From Fred Itua, Abuja

The Senate, yesterday, mandated the Revenue Mobilisation Allocation and Fiscal Commission (RMAFC) to review the present revenue allocation formula, to reflect the present and changing economic realities in the country.

The Senate also urged the commission to wake up from its present slumber and discharge its constitutional responsibilities as enshrined in the Act establishing it. 

The upper chamber further urged the Federal Government to table the proposed revenue collection formula before the National Assembly for consideration and passage into law.

It made these resolutions following a motion brought to the floor of the Senate by Senator Adamu Aliero (APC, Kebbi Central), which he entitled, “The Need for Revenue Mobilisation Allocation and Fiscal Commission to discharge its constitutional functions under paragraph 32 of the Third Schedule to the Constitution”.

While leading the debate on the motion, Aliero noted that pursuant to paragraph 32 of the Third Schedule of the Constitution of the Federal Republic of Nigeria (as amended), RMAFC was established to, among other things, review from time to time the revenue allocation formula and principles in operation, to ensure conformity with changing realities.

He, however, said that the commission should discharge this duty, provided that any revenue formula which had been accepted by an Act of the National Assembly should remain in force for a period of not less than five years from the date of the commencement of the Act.

The politician observed that the current revenue allocation formula had been in operation before the commencement of this democratic dispensation in 1999, noting that there was no extant Act of the National Assembly accepting the present revenue allocation formula, stating that consequent upon this lacuna, the formula was unconstitutional.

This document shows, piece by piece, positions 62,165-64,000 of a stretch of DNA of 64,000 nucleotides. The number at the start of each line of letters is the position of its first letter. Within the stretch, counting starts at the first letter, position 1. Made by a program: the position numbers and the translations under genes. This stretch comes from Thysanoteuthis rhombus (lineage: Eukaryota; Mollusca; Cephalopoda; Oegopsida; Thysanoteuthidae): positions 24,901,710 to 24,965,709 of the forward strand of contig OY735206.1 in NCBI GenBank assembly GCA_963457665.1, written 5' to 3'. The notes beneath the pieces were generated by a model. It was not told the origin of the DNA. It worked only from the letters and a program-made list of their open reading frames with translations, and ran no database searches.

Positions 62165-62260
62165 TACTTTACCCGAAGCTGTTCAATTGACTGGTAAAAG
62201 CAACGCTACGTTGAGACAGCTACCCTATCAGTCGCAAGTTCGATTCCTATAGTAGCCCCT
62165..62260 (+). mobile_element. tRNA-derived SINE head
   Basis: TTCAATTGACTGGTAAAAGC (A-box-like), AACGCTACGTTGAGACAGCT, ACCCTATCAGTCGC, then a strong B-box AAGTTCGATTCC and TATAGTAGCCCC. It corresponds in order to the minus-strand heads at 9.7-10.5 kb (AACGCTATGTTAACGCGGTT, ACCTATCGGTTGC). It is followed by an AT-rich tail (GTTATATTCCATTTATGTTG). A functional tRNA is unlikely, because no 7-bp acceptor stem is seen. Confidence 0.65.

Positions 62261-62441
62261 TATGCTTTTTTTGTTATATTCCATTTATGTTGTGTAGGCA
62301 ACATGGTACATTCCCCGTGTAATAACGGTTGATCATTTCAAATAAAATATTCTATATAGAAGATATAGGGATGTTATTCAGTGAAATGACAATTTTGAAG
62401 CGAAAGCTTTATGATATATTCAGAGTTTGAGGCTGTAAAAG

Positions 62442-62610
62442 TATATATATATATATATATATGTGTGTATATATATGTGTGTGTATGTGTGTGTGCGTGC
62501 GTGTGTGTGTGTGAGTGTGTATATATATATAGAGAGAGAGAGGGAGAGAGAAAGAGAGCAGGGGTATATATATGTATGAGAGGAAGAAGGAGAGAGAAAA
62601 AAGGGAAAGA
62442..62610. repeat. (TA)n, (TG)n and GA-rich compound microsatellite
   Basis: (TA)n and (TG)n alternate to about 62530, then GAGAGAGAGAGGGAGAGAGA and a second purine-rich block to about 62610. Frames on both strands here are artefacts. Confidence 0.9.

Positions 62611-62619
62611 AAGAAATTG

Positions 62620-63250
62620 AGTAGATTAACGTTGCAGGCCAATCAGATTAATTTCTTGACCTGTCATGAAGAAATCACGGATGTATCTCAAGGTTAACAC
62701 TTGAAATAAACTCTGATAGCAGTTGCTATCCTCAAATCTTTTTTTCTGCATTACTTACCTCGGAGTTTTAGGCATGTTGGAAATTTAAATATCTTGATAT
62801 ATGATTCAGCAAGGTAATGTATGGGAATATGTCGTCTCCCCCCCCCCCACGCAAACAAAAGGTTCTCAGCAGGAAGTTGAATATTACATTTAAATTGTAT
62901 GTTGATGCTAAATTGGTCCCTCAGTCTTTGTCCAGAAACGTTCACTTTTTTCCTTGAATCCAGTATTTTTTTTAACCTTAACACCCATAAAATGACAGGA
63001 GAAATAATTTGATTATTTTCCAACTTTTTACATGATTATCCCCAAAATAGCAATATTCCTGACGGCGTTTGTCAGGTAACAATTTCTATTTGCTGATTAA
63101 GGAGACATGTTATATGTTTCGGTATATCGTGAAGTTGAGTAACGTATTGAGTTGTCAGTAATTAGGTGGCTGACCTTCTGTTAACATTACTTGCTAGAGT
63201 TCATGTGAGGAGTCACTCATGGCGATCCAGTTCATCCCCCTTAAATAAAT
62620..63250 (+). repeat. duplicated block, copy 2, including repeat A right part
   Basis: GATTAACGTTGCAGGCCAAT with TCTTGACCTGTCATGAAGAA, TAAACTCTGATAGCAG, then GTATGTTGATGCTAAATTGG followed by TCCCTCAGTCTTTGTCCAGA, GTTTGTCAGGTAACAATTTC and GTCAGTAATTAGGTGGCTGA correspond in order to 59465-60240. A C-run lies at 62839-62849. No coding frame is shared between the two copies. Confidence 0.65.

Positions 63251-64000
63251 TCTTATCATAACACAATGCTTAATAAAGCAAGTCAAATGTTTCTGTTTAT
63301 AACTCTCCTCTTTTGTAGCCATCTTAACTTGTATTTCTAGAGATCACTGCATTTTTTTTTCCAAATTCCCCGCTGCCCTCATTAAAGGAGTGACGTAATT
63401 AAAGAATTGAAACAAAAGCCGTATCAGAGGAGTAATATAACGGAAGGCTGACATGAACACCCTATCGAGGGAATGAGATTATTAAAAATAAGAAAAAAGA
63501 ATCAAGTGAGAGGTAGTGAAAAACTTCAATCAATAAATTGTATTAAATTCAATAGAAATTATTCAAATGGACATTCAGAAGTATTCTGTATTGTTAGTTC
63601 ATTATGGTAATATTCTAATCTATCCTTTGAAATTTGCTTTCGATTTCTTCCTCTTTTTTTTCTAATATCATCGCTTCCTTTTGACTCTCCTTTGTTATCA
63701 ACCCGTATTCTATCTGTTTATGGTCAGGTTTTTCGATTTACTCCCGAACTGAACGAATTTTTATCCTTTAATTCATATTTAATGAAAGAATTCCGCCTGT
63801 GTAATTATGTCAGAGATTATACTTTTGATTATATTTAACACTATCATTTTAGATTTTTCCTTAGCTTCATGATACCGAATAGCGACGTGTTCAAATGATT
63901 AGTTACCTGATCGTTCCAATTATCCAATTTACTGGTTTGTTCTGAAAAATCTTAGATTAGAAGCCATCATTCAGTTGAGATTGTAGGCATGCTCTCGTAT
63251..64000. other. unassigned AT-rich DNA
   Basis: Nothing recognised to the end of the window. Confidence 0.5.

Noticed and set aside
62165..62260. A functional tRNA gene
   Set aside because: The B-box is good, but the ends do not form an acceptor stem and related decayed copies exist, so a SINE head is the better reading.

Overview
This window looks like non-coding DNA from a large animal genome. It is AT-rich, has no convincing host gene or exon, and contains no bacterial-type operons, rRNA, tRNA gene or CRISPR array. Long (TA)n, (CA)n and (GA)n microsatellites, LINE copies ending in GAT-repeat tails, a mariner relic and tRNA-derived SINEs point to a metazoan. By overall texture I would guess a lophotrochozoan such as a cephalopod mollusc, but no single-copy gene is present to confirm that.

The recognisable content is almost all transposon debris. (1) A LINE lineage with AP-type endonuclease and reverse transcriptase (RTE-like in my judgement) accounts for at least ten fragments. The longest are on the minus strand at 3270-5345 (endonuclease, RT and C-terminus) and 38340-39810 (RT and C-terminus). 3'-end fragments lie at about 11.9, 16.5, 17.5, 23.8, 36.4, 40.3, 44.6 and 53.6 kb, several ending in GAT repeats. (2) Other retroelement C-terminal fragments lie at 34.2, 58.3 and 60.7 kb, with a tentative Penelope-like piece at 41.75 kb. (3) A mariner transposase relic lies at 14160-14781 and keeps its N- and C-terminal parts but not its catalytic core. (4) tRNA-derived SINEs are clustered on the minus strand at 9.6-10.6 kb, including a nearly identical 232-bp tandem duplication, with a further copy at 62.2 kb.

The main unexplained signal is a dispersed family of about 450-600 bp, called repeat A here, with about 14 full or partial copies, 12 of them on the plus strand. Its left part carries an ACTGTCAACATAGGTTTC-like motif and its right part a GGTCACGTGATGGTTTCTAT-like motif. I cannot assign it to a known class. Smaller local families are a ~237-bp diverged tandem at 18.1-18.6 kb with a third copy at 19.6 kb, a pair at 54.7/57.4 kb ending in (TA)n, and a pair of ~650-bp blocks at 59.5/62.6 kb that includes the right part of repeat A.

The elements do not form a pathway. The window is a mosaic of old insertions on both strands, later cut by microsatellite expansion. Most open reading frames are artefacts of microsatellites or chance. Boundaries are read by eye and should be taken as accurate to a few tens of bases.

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Aliero said the constitution did not contemplate that any revenue allocation formula would be perpetuated, noting that the constitution required that the formula be reviewed every five years.

The lawmaker lamented that the present formula was blind to the current and changing economic realities in the country and unjustifiably skewed in favour of the Federal Government.

He noted that most states of the federation were under the bailout of the Federal Government, which runs into billions of naira, saying that most of the states had gone into huge debts, which would make subsequent state governments to inherit such debts.

He cautioned that unless the current formula was reviewed in favour of states and local governments, real growth and development would continue to elude Nigeria.

Contributing, Senator Matthew Urhoghide (PDP, Edo South) suggested that the review being canvassed by Aliero must be carried out in such a way that the states would be encouraged to generate more revenue internally rather than depending on handouts from the centre.

He argued that all the states ought to devise means of boosting their internally generated revenue (IGR), saying that reliance on the federal allocation had made the states lazy, and should be discouraged, if the country must move forward.

When the President of the Senate, Senator Bukola Saraki, put it to voice vote, the prayers of the motion were overwhelmingly supported and passed.

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